Not only is there evidence that Muslims have been in the Americas since before Columbus, as pointed out by Howard University African-studies Chair Sulayman Nyang and others, but rough estimates noted in the Encyclopedia of Religion in the South claim that anywhere from 15 to 30 percent of African slaves forced into Christian conversion were originally Muslim.

Of the 7 million Muslims in the U.S., nearly a quarter are black; blacks make up the highest proportion of native-born Muslims, 40 percent, and an overwhelming majority of the Muslim politicians whom we do know of (since it’s not a requirement for elected officials to state their religion) are African American. 

That’s nothing new: Black Muslims have been among the most vocal—if not controversial—and active participants in American political and cultural life for some time now (from enslaved Senegalese scholar Omar Ibn Said to modern-day advocacy in the form of Louis Farrakhan’s Nation of Islam and athlete-turned-commentator Kareem Abdul-Jabbar). So an accurate reading of history illuminates the levels of idiocy and misinformation surrounding Muslim Americans and the role their religion has played for some time in American politics, as well as the layer of vicious anti-blackness in the debate. 


Which means that the bigot-inspired debate (as disturbing as it is) should present a national opportunity to shed needed light on the nation’s Muslims, as opposed to a conversation consumed by ratchet sound bites. Contrary to popular assumptions, Muslim-American elected officials do exist. Two of them are sitting black members of Congress: Rep. Keith Ellison (D-Minn.) and Rep. Andre Carson (D-Ind.). Both are multiterm re-elected congressmen from major urban districts sitting on key House committees, such as Financial Services and the Permanent Select Committee on Intelligence.

Ironically, Carson—the open Muslim that he is—sits on one of the most sensitive national-security committees in Congress.

The presence of Carson and Ellison in Congress might not be proportional to the overall American Muslim community’s share of the national population (which is just over 2 percent), but it speaks to the emerging political influence of Muslims in the U.S. McCaw claims that during the 2014 congressional elections, Muslim voters “turned out at almost twice the average of all American voters in previous midterm elections,” with 20 percent or more of the Muslim electorate supporting Republican gubernatorial candidates like Florida’s now-Gov. Rick Scott.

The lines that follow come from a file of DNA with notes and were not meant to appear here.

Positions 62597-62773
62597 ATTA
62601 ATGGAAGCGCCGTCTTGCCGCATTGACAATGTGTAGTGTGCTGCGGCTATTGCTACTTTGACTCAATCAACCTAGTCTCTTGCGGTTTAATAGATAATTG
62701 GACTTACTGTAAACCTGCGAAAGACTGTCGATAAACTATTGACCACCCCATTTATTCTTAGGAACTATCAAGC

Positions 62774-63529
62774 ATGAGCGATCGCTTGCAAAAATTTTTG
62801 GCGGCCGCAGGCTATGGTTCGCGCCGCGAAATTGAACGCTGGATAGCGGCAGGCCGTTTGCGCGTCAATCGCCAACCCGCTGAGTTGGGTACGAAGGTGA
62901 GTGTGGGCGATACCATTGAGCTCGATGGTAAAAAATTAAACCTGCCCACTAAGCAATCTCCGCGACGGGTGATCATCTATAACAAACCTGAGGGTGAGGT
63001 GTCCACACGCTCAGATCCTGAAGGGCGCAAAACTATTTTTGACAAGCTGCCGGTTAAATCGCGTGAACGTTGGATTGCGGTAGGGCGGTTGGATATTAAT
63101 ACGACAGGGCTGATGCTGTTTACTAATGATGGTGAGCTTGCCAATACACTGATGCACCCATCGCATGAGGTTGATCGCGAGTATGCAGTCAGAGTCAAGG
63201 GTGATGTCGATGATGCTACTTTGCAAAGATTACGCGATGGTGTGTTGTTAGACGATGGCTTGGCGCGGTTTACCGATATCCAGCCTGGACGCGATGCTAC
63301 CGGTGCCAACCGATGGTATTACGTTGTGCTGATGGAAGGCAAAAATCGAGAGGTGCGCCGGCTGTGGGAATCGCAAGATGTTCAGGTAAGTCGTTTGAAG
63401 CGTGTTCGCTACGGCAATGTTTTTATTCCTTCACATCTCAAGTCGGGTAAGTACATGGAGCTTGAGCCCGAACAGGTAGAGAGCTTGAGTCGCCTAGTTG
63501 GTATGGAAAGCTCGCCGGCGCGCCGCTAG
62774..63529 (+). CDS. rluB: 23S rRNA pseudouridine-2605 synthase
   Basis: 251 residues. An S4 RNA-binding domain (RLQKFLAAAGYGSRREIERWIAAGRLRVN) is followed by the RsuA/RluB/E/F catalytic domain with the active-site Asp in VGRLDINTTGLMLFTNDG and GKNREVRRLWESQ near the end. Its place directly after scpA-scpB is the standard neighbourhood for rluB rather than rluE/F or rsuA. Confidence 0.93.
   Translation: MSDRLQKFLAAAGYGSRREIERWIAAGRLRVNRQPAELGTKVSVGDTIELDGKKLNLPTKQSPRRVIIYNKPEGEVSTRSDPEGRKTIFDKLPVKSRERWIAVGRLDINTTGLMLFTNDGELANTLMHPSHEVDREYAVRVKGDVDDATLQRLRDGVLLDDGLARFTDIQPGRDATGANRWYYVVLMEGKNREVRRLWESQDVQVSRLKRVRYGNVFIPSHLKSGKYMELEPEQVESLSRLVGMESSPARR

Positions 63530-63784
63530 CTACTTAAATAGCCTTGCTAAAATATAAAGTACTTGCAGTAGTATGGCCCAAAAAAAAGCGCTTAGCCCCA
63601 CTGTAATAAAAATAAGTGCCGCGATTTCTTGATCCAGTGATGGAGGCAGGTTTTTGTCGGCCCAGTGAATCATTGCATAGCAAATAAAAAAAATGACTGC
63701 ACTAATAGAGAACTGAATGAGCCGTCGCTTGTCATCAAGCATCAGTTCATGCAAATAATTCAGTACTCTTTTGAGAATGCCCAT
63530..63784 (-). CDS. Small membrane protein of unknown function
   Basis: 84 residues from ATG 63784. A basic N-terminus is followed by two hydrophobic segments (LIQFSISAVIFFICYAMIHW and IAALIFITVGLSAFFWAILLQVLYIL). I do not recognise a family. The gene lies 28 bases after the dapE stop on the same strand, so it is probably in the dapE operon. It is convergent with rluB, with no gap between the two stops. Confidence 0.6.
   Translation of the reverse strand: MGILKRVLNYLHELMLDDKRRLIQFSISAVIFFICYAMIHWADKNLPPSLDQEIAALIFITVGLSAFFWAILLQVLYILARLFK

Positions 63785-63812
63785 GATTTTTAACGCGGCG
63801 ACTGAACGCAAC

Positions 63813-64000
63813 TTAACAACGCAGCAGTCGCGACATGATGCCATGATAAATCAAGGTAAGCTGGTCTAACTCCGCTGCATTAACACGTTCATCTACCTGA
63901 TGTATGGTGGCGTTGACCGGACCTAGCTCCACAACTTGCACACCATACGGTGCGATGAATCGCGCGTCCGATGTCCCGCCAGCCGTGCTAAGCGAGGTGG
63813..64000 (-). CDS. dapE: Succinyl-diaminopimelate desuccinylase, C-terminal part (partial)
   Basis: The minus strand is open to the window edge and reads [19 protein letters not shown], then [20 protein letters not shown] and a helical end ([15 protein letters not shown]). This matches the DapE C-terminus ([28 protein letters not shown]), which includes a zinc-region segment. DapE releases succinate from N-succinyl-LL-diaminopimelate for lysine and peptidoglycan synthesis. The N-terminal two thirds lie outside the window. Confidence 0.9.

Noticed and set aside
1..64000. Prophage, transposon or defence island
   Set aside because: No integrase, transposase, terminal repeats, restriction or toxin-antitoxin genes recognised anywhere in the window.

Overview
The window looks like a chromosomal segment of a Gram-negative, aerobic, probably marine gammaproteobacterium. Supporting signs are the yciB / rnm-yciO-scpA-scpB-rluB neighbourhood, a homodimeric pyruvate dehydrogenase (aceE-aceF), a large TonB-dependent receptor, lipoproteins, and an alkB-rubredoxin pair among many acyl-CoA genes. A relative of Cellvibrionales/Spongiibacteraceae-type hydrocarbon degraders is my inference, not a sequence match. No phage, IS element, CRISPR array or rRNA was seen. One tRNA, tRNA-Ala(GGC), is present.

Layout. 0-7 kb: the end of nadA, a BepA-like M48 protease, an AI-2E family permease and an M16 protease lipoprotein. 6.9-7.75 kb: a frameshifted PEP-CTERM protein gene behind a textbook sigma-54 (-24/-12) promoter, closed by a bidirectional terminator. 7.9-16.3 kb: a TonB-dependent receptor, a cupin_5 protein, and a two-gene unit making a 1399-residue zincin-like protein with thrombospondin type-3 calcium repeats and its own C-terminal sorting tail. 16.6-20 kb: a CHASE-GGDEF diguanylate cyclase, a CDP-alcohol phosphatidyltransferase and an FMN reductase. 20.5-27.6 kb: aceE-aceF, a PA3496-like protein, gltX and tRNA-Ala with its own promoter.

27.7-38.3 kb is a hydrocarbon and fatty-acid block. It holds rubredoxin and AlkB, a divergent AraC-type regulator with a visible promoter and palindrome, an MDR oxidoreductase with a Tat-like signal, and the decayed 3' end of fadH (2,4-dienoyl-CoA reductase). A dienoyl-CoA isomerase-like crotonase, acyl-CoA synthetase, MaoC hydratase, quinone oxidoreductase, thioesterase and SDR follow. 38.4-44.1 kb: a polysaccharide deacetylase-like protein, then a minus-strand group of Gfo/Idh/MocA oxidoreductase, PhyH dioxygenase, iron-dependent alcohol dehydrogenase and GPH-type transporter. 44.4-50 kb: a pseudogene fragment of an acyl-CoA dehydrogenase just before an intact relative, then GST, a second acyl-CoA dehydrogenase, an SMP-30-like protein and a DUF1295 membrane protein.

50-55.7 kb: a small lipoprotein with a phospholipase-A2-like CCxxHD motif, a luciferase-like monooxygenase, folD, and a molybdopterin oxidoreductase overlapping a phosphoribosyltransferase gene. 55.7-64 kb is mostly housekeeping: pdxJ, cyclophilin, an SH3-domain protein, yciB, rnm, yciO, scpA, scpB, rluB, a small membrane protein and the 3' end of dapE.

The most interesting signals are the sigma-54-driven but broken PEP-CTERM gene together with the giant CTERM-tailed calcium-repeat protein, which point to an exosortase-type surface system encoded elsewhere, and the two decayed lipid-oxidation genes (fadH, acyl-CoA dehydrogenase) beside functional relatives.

Perhaps, from a purely strategic standpoint, Muslims in America pose a problem for Republicans, since nearly three-quarters supported Democratic candidates in 2014. Enough Muslim Americans are voting overall (76 percent in the last cycle) that candidates like Carson should practice a bit of political caution before lashing out. It may be one reason presidential hopefuls Sen. Ted Cruz (R-Texas) and Sen. Lindsey Graham (R-S.C.) are playing it smart, quickly rebuking Carson before that high Muslim-voter turnout reaches them. But if you were a politician who knew how many major mosques there were in states like Texas and South Carolina, you would, too.

Charles D. Ellison is a veteran political strategist and a contributing editor at The Root. He is also Washington correspondent for the Philadelphia Tribune, a frequent contributor to The Hill, the weekly Washington insider for WDAS-FM in Philadelphia and host of The Ellison Report, a weekly public-affairs magazine broadcast and podcast on WEAA 88.9 FM Baltimore. Follow him on Twitter.